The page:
Clinical Data – July 2023 Update

When I come across cryptic indicators that I have not seen before, I make a note of them and once I’ve got a few on my list I check them first in Chambers and then, if they appear to have strong credentials, in the OED. This latter step results in quite a few being rejected on the basis that the ‘bald’ meaning given by Chambers simply doesn’t hold up in a cryptic context. For instance, Chambers gives ‘outset’ as ‘a beginning or start’, but I don’t consider it valid as a first letter selection indicator because OED makes it clear that the word only ever describes the beginning or start of a journey or other undertaking. Although the Listener editors accept ‘during’ as an insertion indicator, with the possible supporting definition in Chambers being ‘in the course of’, OED shows clearly that it is only ever used in a temporal sense, so that word is not included.

The indicators that pass the test are then added to the relevant table. I do occasionally remove indicators from the lists, normally when I am about to use them in puzzles and have cause to question their validity, but this is now a rare occurrence.

When it comes to certain types of indicator, in particular anagram indicators (of which there are a great many), I generally exclude those which, although valid, I cannot imagine ever using in a puzzle. Something like ‘bladdered’ is perfectly serviceable to indicate an anagram, but I think there would always be a better alternative so I do not include it. That particular list is already long enough!

I know that the lists are not comprehensive, given that I find myself regularly adding new entries, and I would ask readers to suggest any indicators that they feel should be considered for inclusion, or any that they feel should be removed. Not to mention any corrections to errors that may have crept in. I am also open to suggestions for new lists.

Most of the latest additions fall into the ‘Advanced’ category (suitable primarily for barred puzzles), including ‘spongy’, ‘frippery’, ‘full’, ‘huddled’ and ‘littered’ as anagram indicators. Among the new ‘Standard’ entries are ‘inverse’ for reversal (across or down) and ‘spanning’/’spans’ for containment. Plus ‘crowding/crowds’ as an insertion indicator, at the recent suggestion of Monk.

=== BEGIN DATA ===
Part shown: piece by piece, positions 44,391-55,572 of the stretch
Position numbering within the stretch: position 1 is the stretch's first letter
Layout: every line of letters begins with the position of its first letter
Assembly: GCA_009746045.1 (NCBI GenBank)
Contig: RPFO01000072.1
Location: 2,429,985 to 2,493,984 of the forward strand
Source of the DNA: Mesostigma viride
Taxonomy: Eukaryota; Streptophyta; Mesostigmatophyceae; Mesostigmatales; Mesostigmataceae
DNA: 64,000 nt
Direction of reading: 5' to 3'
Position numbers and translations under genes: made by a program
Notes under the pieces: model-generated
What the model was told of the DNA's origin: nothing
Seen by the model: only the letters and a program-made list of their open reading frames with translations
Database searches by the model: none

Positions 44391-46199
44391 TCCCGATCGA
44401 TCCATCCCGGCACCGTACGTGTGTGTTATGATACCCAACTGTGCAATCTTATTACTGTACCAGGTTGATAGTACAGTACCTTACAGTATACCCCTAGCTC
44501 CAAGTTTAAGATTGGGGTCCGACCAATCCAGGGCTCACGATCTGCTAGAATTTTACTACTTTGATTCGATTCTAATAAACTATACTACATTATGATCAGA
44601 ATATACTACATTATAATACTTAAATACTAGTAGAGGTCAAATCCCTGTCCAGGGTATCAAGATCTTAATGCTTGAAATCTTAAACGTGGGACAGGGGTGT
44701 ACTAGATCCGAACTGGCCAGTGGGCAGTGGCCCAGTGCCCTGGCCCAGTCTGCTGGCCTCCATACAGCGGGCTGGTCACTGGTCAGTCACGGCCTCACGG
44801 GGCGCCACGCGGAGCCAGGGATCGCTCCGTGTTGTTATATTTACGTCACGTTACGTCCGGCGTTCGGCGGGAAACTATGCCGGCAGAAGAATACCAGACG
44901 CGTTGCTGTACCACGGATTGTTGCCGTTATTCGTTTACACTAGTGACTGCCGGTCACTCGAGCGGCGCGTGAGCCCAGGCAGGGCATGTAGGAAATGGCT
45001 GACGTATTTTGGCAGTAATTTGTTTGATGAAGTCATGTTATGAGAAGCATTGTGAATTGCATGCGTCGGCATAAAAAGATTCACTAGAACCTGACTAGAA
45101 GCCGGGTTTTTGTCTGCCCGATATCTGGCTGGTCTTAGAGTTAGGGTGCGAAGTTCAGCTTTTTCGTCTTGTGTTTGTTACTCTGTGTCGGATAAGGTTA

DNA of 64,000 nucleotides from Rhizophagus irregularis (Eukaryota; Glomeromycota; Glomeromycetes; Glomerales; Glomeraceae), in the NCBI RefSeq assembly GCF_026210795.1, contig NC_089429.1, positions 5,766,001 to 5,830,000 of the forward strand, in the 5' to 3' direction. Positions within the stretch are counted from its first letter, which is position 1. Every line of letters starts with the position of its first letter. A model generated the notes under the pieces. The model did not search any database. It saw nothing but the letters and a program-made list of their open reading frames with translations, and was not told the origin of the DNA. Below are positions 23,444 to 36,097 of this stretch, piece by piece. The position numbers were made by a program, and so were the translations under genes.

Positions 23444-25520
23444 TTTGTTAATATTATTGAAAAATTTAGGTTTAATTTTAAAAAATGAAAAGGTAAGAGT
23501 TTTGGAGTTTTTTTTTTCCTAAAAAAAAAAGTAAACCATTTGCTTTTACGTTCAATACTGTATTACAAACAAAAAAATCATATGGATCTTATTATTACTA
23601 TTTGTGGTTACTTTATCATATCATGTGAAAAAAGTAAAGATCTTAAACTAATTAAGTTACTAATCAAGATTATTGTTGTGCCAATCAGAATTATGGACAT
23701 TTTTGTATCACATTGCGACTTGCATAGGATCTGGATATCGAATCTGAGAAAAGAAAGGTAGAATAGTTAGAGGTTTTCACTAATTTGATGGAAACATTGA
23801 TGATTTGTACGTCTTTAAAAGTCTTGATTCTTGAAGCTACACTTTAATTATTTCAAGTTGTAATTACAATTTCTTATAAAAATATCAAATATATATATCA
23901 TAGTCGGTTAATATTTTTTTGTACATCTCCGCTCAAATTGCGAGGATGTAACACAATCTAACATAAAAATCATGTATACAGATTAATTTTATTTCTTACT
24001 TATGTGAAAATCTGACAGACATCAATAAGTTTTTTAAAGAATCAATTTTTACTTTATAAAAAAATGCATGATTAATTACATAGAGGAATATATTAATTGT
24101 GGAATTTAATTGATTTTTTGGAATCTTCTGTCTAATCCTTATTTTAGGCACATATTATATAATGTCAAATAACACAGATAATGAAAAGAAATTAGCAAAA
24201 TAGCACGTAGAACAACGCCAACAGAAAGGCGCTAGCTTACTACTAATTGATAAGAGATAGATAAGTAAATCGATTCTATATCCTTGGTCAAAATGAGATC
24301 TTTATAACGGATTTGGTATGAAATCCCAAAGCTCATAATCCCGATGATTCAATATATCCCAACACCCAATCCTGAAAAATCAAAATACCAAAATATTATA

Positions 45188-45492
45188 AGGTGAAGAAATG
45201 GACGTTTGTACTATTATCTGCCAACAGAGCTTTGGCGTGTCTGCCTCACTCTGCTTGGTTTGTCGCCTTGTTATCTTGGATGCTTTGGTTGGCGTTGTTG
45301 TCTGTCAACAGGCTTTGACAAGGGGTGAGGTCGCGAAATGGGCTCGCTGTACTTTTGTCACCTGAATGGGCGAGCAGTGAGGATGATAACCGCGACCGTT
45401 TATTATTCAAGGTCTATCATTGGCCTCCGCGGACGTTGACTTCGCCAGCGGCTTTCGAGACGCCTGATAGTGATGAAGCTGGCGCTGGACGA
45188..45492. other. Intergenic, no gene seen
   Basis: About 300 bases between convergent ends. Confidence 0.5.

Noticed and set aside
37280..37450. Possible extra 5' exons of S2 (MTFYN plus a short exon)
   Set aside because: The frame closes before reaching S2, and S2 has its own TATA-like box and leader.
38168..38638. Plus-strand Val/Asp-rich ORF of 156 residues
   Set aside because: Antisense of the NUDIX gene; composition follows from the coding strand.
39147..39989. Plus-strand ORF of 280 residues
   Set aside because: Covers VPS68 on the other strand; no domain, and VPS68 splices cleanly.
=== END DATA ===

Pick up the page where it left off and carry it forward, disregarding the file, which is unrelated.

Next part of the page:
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4 Responses

  1. Monk says:

    Hello Doctor Clue. In a recent exchange based around editorial feedback on one of my submissions, I (ahem) ‘corrected’ the editor’s use of ‘taking on’ as a containment indicator after a quick trip to your esteemed site to confirm ‘taking in’. But indeed, “take on = to receive aboard” is right there in pole position in Chambers, so it was a case of MONK-FACE-EGG (across) or MONK-EGG-FACE (down) . So perhaps your containment list might take on take on. Keep up the excellent work!

    • Doctor Clue says:

      Hi Monk

      I’m in two minds about this one. OED strongly suggests that the subject of the verb is not the vessel but the person or persons doing the receiving, the example given being “He took on the passengers who stood clustered on the wharf”, and the choice of the verb ‘receive’ would chime with this usage. It could be cryptically similar to ‘imprison’, where Elizabeth in ‘Elizabeth imprisoning Mary’ isn’t the container. I think that the Chambers definition, which surely owes its position to seniority rather than popularity, can (as so often) be read in different ways, and perhaps a ship, as well as its captain, can ‘take on’ passengers or provisions. I’m not convinced that the yolk is on you, but I’m going to include it with an ‘Advanced’ rating.

      PS I’ve fixed the typo in your first post and deleted your correction. I’ve also added a five minute ‘window’ for the modification or deletion of comments.

      • Monk says:

        Hi Dr Clue

        Thanks for this interesting take on take on. I’d forgotten the example (egg sample?) of departure from the expected norm reflected in ‘imprisoning’, a fine illustration of the subtlety underlying cryptic readings that are air-tight to grammatical analysis.

        PS Thanks for the very welcome ‘countdown’ comment-editing feature: I’d spotted earlier that you’d conflated my two previous posts.

        • Doctor Clue says:

          I think that when verbs such as ‘imprison’ are used in a figurative sense the containing agent can in practice be the subject (or in a passive form can precede ‘by’), eg “Mary’s faith imprisons her”, so I am inclined to take a lenient view. The likely acceptance of an indicator or construction by a solver does not in itself render it acceptable, but it certainly sways my judgment of borderline instances – I’d be surprised if ‘imprisoning’ caused any eyebrow-raising at all, and I don’t think ‘taking on’ would be an issue, at least in any puzzle where solvers were expecting to refer to a dictionary. Collins gives the example “This is a brief stop to take on passengers and water”, which although unclear about exactly who or what is doing the ‘taking on’ certainly suggests something being subsumed by something else.

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